· If we are to sustain our tourism product, efforts must be made to monitor and respond to travel related illnesses and to support the implementation of proper health and environmental sanitation practices. These are some of the concerns that will be addressed by new Tourism and Health Programme.
· The existence of proper health-care infrastructure such as hospitals and equipment coupled with the expertise to handle emergencies will also play a vital role in making our destination more competitive and attractive, as persons will be more willing to visit a destination they know has the facilities and expertise to deal with medical emergencies they may encounter.
· To date, the Tourism Enhancement Fund (TEF) has expended some J$724 million in the health sector to purchase equipment, improve services and upgrade our local health facilities, in keeping with the commitment of the Ministry of Tourism to play an active and vigilant role in the protection and preservation of Jamaica’s health environment.
· This sum includes:
§ $250 million to facilitate an island wide response programme to the threat of ZikV
§ $21 million to purchase fogging machines for vector control operations in Westmoreland, Hanover, St. James and Trelawny
§ $226.4 million to construct a Trauma Centre in the West
§ $6.7 million to purchase an ambulance for the Negril resort area
· The Ministries of Tourism and Health have had a long and mutually rewarding partnership. Our partnership goes beyond the presentation of gifts and monetary contributions.
· It is based on a broader basis of securing destination Jamaica, of making our people healthier and creating an environment that is conducive to healthy experiences for our visitors. We must maintain this partnership in order to ensure that health remains a national priority.
DESTINATION ASSURANCE COUNCILS
· My Ministry and our agencies are taking seriously the need to enhance the country's overall visitor experience so that we can guarantee a safe, secure and seamless vacation. Visitors should not have to second guess the quality of our tourism product or our health services.
· Of course, crucial to the effective development of our tourism product is destination assurance, which ensures our credibility in the marketplace.
· To that end, our Destination Assurance Councils in the six resort areas of Negril; Montego Bay; Falmouth; St. Ann and St. Mary; Portland and St. Thomas; and Kingston and the South Coast – will have an integral role to play in ensuring that the quality, integrity and standards – including health standards – of Jamaica’s tourism product are maintained.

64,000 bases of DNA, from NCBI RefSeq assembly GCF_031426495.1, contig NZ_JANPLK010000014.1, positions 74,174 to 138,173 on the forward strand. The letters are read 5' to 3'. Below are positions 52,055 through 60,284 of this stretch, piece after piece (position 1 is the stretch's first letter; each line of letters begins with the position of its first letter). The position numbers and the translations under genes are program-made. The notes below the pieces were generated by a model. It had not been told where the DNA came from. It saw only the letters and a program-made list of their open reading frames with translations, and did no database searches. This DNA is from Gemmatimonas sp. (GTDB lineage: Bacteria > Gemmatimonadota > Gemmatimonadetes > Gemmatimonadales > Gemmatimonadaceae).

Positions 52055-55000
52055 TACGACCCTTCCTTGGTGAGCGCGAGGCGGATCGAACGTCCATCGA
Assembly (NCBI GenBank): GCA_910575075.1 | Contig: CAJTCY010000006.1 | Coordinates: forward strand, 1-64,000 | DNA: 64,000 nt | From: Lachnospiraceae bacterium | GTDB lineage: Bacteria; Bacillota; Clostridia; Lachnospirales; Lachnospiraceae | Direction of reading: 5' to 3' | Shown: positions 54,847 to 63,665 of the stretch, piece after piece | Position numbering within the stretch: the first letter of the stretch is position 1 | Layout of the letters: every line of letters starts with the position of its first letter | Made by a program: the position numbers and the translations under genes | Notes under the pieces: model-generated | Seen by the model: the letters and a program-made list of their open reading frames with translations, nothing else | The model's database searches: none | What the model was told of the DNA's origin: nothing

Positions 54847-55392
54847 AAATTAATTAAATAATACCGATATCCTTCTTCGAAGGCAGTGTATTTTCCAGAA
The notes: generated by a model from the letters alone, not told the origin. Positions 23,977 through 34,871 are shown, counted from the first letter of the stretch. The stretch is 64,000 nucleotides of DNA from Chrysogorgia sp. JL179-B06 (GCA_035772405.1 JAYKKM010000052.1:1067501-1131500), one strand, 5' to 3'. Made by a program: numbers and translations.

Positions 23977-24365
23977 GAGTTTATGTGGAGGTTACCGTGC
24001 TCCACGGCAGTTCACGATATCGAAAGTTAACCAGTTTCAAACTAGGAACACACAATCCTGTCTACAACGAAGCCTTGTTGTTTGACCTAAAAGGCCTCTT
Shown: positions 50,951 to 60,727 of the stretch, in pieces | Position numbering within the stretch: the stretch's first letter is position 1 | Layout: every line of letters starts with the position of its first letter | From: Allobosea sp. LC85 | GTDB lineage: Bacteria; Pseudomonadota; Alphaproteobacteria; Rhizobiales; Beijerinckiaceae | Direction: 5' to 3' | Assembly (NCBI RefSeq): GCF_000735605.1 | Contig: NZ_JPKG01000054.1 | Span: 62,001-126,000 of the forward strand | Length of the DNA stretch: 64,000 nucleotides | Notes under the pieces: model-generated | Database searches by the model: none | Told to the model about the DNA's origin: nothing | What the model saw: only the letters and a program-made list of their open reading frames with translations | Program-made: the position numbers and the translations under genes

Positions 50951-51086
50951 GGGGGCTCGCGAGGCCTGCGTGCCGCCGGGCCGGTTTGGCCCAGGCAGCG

UNWTO GOJ GLOBAL CONFERENCE
· I believe that tourism can only be considered truly sustainable if it generates income and decent employment, stimulates trade and linkages, and respects and protects our natural and cultural environment.
· My Ministry and it agencies have always championed a sustainable and inclusive tourism sector and as we celebrate 2017 as the United Nation’s (UN) International Year of Sustainable Tourism for Development, we continue to look for new and creative ways to fully embrace the principles of sustainability. Today’s launch of the Tourism Health Information System ties in neatly with Jamaica’s efforts.
· Our year of activities will culminate in UNWTO, Government of Jamaica and World Bank Group Conference on Jobs & Inclusive Growth: Partnerships for Sustainable Tourism, which will be held at the Montego Bay Convention Centre from November 27 – 29, 2017.
· This is a historic event as this will be the first time that the UNWTO and its affiliate members will be staging a world conference on tourism in the Caribbean or for that matter the entire Western Hemisphere.
· The conference is attracting many leaders from government, multilateral organizations, international financial agencies, Non-Governmental Organizations, cruise lines, other tourism entities and, of course, local businesses including small and medium tourism enterprises.
· Given the region’s dependency on tourism, it was important that such a conference provide solutions on how the Caribbean can better leverage this industry. Tourism is the single largest generator of foreign exchange in 16 of the 28 countries in the Caribbean and the sector receiving the most foreign direct investment (FDI).
· In addition, the region has a higher proportion of total employment and percentage of GDP derived from tourism than any other region in the world.
· A major outcome of the conference will be the creation of a Montego Bay Declaration, which will be used as a road map to strengthen public-private-partnerships and enhance donor funding and investor engagement. This will create the framework for more responsible, sustainable and universally accessible tourism.
· Ladies and gentlemen, our tourism sector has significant potential but it will only flourish if we work as partners in building and sustaining it. I am confident that this collaborative multi-sector approach geared at strengthening the links between tourism, health and environment which result in a more resilient and sustainable tourism sector in Jamaica.